Monthly Archives: August 2006


Finally, a proposal by the Conservatives that I agree with, building a 360mph “maglev” link between London and Edinburgh. It would take under an hour, and pollute eight times less than the equivilent air journey. Now, who pays for it?

“You have to ask yourself, if Japan is developing this technology, if China has already introduced this kind of train, if Germany is looking at this technology, why on earth are we not doing so in Britain?”

Calamity James

Remember James Harland? Well, he’s started blogging again, and I hope his nickname of Calamity James will give us something to point and laugh at.

Well this is my third ever WordPress blog, and i WILL keep this one up to date, I promise.

Where have I heard that one before, eh James?


About three times a week, I buy a tub of porridge from the staff canteen in the morning. Theres nothing better than having a nice steaming hot bowl of oat porridge wake you up in the morning, however everytime I’m faced with the dilemma of how much golden syrup to pour on top.

You see, if you just pour some on the top, then you get some nice sweetness in the beginning, but by the time you reach the bottom it tastes like you’re eating liquid cardboard. The trick is to scoop the porridge into the tub bit by bit, and layer each with a thin dollop of syrup. However, there are two major obsticals to this approach. Firstly, it is rather time consuming; a rather long and bearing line forms behind you when you try this, and secondly, you run the risk of over-sweetening the porridge to the point where you’re just eating syrup.

And so here lies the dilemma, should I risk under sweetening my porridge but keep the queue happy, or should I risk over sweetening, incur the wrath of the queue, but play the one in a hundred chance of getting the perfect tasting porridge?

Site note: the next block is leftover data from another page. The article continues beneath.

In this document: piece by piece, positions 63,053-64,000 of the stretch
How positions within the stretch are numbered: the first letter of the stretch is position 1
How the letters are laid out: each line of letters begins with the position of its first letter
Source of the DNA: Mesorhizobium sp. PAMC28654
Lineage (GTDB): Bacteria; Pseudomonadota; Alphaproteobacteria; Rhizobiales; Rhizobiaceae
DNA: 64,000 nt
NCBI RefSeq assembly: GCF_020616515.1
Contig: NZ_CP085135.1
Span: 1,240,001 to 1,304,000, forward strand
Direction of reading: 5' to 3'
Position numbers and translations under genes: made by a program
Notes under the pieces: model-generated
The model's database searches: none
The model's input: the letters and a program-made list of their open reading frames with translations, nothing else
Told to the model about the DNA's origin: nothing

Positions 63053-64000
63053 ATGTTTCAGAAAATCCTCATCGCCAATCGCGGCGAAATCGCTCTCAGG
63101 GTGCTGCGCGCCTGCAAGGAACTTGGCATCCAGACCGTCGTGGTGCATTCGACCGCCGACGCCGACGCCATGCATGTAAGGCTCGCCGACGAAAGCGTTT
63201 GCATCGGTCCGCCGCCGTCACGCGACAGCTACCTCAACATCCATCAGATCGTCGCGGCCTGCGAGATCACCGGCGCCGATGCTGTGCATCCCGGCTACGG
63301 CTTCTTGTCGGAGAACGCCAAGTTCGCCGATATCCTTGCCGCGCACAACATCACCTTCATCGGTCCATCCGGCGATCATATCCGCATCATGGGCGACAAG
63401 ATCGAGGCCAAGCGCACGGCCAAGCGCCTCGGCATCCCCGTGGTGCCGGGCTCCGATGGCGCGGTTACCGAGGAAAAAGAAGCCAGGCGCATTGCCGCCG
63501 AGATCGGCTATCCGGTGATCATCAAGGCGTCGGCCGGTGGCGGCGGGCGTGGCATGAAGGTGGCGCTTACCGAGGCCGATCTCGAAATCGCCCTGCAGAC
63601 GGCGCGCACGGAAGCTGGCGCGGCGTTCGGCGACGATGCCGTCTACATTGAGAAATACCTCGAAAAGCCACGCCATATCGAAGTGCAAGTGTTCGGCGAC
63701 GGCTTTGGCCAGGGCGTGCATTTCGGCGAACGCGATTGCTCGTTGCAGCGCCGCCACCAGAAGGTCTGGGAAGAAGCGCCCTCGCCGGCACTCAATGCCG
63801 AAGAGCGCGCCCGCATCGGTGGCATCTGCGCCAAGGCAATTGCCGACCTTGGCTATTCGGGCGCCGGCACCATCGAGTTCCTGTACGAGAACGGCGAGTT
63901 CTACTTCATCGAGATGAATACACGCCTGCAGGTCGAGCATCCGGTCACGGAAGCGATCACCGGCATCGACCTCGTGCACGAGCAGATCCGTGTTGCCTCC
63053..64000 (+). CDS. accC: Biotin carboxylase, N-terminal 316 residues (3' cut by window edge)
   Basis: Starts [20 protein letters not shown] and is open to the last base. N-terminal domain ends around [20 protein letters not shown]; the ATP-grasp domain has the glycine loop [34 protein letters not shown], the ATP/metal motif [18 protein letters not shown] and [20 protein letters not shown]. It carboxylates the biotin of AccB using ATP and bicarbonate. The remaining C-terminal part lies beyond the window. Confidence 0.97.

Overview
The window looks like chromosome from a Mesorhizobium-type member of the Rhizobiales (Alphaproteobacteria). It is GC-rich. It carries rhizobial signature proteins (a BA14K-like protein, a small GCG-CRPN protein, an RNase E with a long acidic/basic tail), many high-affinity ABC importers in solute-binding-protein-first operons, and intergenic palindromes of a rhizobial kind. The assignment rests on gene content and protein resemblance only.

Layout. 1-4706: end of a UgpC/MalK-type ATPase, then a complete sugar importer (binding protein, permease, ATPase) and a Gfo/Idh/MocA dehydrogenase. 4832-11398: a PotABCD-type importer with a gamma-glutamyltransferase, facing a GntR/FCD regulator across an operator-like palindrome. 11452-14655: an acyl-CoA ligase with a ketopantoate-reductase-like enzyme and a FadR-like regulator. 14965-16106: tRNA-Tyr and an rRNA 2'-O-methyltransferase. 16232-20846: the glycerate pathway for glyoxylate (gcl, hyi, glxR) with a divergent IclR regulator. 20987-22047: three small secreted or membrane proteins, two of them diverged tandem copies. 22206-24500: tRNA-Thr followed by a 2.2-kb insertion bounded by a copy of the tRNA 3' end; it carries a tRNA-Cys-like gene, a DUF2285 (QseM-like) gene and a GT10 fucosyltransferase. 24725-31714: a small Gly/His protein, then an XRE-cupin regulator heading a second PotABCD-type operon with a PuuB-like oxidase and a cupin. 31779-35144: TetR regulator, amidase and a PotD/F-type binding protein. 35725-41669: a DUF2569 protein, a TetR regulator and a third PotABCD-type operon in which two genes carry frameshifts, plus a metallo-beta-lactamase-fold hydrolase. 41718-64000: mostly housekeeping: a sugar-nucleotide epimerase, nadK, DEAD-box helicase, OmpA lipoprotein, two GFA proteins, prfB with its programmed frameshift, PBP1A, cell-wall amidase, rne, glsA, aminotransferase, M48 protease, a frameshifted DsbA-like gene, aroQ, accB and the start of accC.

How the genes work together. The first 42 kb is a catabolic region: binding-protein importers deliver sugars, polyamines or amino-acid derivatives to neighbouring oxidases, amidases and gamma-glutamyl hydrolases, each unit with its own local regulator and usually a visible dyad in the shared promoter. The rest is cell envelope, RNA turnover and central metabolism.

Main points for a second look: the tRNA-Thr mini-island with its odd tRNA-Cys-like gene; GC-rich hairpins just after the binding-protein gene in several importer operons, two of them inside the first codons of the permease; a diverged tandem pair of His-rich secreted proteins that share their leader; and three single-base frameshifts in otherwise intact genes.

I suspect the quest for the answer will out live our generation.

Pluto: the planet that wasn’t

Scientists have decided to downgrade Pluto from it’s planet status, after they rejected the proposal to keep Pluto and classify three other objects as planets too.

Allowances were once made for Pluto on account of its size. At just 2,360km (1,467 miles) across, Pluto is significantly smaller than the other planets. But until recently, it was still the biggest known object in the Kuiper Belt.

That changed with the discovery of 2003 UB313 by Professor Mike Brown and colleagues at the California Institute of Technology (Caltech). After being measured with the Hubble Space Telescope, it was shown to be some 3,000km (1,864 miles) in diameter, making it larger than the ninth planet.

Deleted icons

In an attempt to bring more focus to Ejecutive and get rid of the clutter, I got rid of the lists of recent movies, music, books and photos icons on the right hand side on the info block. I don’t think anyone used it anyway, and I got lax at updating it.

Stupid Alert: Theft

Students are told to brace for increasing “iPod and laptop thefts” in a TechNewsWorld article, but I quote from the article:

As Justin Bills walked across his condo’s parking garage on a Sunday morning last fall, he noticed shattered glass surrounding his car. Through the empty window frame, he noted the iPod he left in a car charger the night before was missing.

Justin Bills, obviously the average student with his condo and car, left the iPod in the car overnight. Now to me, this is common sense, but leaving expensive items in your car overnight in plain sight, and you have just as much chance of it getting stolen if you just left it laying on the street. What an idiot.

The right wing New York Times

This is what right-wing Americans see when they read the New York Times.


After using a computer every day for the past few years, you start developing your own way of doing things, and then it goes from being your own way, to the only way to use a computer. So here are the applications that you have to use to be able to use a computer. Got it?